Our Governors and Harry Gosling Primary School

Who are they?
Governors are volunteers, from various backgrounds, who support the work of the school. Some represent the parents or school staff, some are appointed by the Local Authority and others are drawn from the community.
 
What do they do?
The governors work in partnership with the head teacher (also a governor) who directs the day to day running of the school. They have to ensure that what is taught in the school is broad, balanced and meets the requirements of the National Curriculum. The governors are highly ambitious for the pupils of Harry Gosling and base their actions on an accurate understanding of the school's performance and of staff and pupils' skills and attributes.  Governors stringently hold senior leaders to account for all aspects of the school's performance.  They ensure financial stability, including the effective and efficient  management of financial resources such as the pupil premium funding which enables the excellent deployment of staff and resources to impact all groups of pupils. They formulate and review policies for operation in the school for a wide variety of matters ranging from attendance to health and safety. The most important role for governors is to ensure that all the pupils are kept safe at all times. We do this by adhering to safer recruitment practices and keeping abreast of all safeguarding legislation.
 
When do they meet?
The full governing body generally meets twice each term at the school and smaller groups meet at other times to discuss specific topics. Parents are welcome to attend any of these meetings as observers except during the discussion of confidential matters. The school office can supply the dates of these meetings to anyone interested in attending.
 

The purpose of having a governing body is to:

  • ensure clarity of vision, ethos and strategic direction
  • hold the head teacher to account for the educational performance of the school and its pupils
  • oversee the financial performance of the school and making sure it is money well spent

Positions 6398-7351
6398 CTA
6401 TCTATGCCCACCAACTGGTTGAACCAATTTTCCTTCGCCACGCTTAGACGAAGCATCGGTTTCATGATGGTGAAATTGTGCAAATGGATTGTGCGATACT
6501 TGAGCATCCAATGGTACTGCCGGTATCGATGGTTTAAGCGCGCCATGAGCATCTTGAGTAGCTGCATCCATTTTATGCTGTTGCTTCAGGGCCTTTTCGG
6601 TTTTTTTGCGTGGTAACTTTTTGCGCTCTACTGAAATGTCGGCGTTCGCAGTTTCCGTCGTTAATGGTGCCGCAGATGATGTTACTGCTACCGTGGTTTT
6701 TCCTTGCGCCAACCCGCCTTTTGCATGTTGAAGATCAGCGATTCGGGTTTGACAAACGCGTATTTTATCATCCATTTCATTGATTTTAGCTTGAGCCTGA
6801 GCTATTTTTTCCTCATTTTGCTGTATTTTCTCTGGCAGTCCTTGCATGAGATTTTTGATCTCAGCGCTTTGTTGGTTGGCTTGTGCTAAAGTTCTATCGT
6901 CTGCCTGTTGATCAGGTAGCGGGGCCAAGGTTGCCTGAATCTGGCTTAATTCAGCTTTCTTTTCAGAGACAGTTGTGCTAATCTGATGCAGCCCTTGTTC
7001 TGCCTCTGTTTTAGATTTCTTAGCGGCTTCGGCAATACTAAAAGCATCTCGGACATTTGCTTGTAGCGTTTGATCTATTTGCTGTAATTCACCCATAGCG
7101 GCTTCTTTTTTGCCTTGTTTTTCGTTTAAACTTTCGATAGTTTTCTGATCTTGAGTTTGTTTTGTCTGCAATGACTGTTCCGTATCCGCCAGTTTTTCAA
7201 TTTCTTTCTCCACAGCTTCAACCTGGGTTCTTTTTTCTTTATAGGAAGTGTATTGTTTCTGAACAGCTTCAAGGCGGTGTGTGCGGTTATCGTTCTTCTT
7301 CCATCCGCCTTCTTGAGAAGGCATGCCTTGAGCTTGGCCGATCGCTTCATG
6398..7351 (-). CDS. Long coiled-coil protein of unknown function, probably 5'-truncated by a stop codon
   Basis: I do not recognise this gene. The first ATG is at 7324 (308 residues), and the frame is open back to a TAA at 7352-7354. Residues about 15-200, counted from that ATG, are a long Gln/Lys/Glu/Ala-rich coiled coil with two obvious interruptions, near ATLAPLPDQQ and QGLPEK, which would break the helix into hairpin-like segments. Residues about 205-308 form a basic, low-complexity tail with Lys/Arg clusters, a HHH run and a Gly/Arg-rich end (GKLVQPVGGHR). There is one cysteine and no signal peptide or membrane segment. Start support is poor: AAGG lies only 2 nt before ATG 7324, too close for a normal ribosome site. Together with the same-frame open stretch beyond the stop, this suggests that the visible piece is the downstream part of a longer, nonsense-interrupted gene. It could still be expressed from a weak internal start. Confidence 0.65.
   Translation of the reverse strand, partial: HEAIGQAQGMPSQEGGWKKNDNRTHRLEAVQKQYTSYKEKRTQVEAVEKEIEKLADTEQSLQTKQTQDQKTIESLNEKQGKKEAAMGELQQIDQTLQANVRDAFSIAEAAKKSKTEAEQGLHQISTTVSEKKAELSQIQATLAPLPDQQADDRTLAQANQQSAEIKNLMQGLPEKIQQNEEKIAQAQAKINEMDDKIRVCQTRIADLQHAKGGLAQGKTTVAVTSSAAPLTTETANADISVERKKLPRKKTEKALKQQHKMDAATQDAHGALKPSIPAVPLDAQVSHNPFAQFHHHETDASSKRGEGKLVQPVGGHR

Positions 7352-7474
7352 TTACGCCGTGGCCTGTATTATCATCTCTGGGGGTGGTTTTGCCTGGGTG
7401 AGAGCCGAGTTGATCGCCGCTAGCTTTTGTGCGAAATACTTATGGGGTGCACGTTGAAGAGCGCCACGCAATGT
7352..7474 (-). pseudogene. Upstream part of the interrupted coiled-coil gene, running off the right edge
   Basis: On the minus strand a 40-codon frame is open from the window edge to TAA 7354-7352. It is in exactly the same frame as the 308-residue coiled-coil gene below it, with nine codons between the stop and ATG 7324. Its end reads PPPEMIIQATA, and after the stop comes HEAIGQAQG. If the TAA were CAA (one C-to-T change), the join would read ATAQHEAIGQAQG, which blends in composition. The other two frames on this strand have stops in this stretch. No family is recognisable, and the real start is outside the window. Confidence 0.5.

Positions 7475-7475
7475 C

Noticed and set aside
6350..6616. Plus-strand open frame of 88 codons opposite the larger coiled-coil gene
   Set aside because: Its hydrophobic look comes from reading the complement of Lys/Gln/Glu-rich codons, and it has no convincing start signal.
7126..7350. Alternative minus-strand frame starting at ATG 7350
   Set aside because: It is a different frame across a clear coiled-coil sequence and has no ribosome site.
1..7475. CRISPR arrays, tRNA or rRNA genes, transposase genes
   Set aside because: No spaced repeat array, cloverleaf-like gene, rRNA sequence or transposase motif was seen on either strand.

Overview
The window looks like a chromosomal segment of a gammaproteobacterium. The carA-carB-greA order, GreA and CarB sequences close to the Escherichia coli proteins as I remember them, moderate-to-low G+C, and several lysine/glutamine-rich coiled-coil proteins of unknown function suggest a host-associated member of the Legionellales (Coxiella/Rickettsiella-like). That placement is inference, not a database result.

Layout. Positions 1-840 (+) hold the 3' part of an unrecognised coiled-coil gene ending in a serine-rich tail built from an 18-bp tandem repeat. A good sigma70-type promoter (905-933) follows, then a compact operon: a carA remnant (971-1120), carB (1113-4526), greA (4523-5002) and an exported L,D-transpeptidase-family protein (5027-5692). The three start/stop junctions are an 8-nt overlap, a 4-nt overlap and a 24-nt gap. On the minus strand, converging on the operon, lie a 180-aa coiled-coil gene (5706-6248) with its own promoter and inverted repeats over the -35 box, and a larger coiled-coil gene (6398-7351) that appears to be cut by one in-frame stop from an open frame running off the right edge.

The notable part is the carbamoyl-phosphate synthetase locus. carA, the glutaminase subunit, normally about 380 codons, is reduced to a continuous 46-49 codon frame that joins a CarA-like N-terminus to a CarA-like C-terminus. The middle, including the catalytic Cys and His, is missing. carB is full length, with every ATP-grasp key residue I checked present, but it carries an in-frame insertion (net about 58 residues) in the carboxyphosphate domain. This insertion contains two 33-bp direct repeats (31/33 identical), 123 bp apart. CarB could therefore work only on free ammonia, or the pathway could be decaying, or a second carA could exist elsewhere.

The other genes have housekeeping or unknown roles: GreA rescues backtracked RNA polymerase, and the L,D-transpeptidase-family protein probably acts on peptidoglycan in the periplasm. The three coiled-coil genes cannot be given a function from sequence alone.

A school's governing body is a corporate body. This means it has a legal existence separate from that of its individual members. As long as governors have acted honestly, without ulterior motive, and reasonably, within the law and regulations, the governing body can't be held to account as individuals for any liabilities incurred by the governing body.

 

Please click on the link for the Governing Bodies Terms of Reference. 

Please click on the link for the Register of Business Interests.

Frequently asked questions:

Q. As a parent (or teacher, etc.) governor, do I

a) represent and convey the views/opinions of the parents (or teachers, etc) of the school, or

b) represent the views/opinions of 'a parent' (or 'a teacher', etc)?

A. As a parent (or teacher, etc.) governor, you do represent the views/opinions of 'a parent" (or "a teacher", etc.). You are on the governing body to give a parental (teacher) perspective to discussions and decisions. The governing body is given its powers and duties as an incorporated body. Individual governors have no power except where the whole governing body has delegated a specific power to that individual.

If parents (teachers, etc.) of the school wish to have their views represented or conveyed at a governing body meeting, they should be advised to contact the chair, who will put it on the agenda. As a parent (teacher, etc.) governor, you are then able to express your own views/opinions of the item from your parental (teacher, etc.) perspective, and may if you wish, voice the views/opinions that have been put forward by other parents (colleagues), but are under no obligation to do so.

If parents ask you (as a representative) to deal with problems about their particular child, you should be firm and state that governors deal with school policies affecting all children. If they have a concern about their own child, they must take it up themselves with the head or class teacher. If it can't be resolved to their satisfaction, they may then complain formally to the governors, who will programme it as an agenda item.